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A nationwide interoperability roadmap released by the U.S. Department of Health and Human Services in January outlines a set of critical actions healthcare players need to take between now and 2024 to get to a fax machine-free future.
A nationwide interoperability roadmap released by the U.S. Department of Health and Human Services (HHS) in January outlines a set of critical actions healthcare players need to take between now and 2024 to get to a fax machine-free future.
Charged with coordinating health IT across the country, HHS’ Office of the National Coordinator (ONC) is asking industry stakeholders to submit comments about its interoperability roadmap by April 3.
The 166-page draft, “Connecting Health and Care for the Nation,” sets a 10-year course toward interoperability of electronic health records (EHRs) with an initial industry effort to send, receive, find and use a common clinical data set by 2017. Between 2018 and 2020, ONC wants to expand interoperable health IT and users. By 2024, the agency hopes to achieve what it calls a nationwide health learning system.
The industry needs to do four things to reach those goals:
“It’s time to free up data so patients can have access to information whenever they need it across the care continuum,” HHS Secretary Sylvia Mathews Burwell told attendees at ONC’s annual conference in February.
In addition to introducing the draft roadmap, cheerleading and chastising industry efforts, the conference featured presentations from health information exchange players across the country working on interoperability projects.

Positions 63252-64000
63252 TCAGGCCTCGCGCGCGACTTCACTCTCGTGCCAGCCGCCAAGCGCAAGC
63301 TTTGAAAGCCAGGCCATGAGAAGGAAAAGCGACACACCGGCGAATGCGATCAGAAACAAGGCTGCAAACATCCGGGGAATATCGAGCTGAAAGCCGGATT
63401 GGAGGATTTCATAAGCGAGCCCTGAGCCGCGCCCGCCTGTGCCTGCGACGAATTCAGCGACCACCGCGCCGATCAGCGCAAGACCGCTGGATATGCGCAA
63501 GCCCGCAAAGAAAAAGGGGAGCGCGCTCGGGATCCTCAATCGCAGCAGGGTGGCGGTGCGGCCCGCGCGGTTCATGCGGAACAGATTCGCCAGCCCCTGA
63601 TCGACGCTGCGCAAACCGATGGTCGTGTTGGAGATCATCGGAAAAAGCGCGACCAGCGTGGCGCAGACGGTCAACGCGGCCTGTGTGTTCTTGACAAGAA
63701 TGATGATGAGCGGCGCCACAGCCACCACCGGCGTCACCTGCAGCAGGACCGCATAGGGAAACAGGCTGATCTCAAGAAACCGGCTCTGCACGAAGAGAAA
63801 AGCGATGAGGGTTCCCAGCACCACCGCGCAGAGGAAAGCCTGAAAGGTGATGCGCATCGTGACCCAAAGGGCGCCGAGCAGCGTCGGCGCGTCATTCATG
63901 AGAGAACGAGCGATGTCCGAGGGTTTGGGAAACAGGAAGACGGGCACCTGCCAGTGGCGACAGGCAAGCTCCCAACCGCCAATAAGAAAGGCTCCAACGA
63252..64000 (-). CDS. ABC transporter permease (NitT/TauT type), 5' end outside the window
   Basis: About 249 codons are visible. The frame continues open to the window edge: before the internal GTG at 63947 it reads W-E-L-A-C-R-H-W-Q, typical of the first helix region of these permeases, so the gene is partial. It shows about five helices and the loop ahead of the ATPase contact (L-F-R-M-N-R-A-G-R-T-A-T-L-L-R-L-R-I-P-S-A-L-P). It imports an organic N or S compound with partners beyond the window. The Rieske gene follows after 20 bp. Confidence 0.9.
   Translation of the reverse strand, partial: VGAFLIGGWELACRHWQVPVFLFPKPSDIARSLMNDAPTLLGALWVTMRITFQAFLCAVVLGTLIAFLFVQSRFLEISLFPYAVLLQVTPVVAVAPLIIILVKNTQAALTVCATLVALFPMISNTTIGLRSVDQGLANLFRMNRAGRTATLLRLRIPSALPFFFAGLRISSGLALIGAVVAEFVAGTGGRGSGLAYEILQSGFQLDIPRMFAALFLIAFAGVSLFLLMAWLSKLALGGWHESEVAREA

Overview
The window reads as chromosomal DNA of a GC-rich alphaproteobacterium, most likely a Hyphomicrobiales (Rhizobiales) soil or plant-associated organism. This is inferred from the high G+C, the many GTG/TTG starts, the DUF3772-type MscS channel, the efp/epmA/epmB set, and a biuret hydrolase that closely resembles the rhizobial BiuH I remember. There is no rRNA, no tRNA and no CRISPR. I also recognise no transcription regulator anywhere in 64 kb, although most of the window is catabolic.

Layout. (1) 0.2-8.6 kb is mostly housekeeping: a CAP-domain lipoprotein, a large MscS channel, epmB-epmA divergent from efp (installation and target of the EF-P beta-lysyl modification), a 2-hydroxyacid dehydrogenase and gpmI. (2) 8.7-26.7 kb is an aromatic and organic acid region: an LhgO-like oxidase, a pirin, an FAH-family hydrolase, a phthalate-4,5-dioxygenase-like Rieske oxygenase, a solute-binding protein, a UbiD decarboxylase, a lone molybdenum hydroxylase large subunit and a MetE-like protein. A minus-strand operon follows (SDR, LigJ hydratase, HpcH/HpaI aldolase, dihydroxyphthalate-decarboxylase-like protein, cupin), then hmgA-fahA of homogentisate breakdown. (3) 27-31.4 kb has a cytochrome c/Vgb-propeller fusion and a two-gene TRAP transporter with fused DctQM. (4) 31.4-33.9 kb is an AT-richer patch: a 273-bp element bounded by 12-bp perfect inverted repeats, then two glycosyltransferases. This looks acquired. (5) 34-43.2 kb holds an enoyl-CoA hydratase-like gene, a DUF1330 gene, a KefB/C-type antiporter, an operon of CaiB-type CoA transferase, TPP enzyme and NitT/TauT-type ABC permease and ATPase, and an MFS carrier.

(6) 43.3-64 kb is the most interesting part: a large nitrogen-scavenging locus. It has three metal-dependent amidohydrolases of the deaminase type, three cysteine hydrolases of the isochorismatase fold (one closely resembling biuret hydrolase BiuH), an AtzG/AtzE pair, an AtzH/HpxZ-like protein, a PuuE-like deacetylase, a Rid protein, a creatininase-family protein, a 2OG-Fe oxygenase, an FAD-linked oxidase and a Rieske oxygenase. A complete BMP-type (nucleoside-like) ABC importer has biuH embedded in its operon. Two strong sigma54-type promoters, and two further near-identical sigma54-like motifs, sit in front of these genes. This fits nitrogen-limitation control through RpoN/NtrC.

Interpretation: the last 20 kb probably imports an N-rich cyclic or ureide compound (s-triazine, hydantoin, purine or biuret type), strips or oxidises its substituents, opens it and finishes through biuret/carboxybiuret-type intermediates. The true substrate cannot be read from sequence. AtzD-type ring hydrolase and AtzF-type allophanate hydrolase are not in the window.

Despite their efforts and optimism, these pioneers in health IT say that they need more support.
“There aren’t a lot of resources to pay for health information exchange,” said Brian Braun, chief financial and strategy officer for the Colorado Regional Health Information Organization, describing results of an ONC-funded project that covered the cost of bringing long-term care providers into the state’s health exchange network. “It will require a commitment from payers and the health system.”
In its final report on an 18-month project that connected nursing homes with hospitals and pharmacies in Minnesota for improved care transitions for residents, Stratis Health defined the challenges.
“Upon implementation of the project, the value of health information exchange was realized immediately by the skilled nursing facilities and pharmacy. The value was not immediately realized by hospitals,” the non-profit healthcare quality and innovation organization wrote.
Meanwhile, some providers who saw the value and the vision and made the switch to electronic record keeping are now back at square one, said Dominic Mack, executive medical director of Georgia Health Connect during his presentation on implementing health data exchange in underserved areas.
“Sixty percent of companies are switching vendors because they have bought into systems that don’t support interoperability,” Mack said.
After more than 10 years of trial and error, federal enforcement of patient privacy statutes, “meaningful use” incentives, advances in technology, and anecdotal evidence, the connection between EHR standards, privacy rules and improved healthcare has started to make sense. Getting there will take considerably more time.
Cassie M. Chew is a freelance writer in Washington, D.C.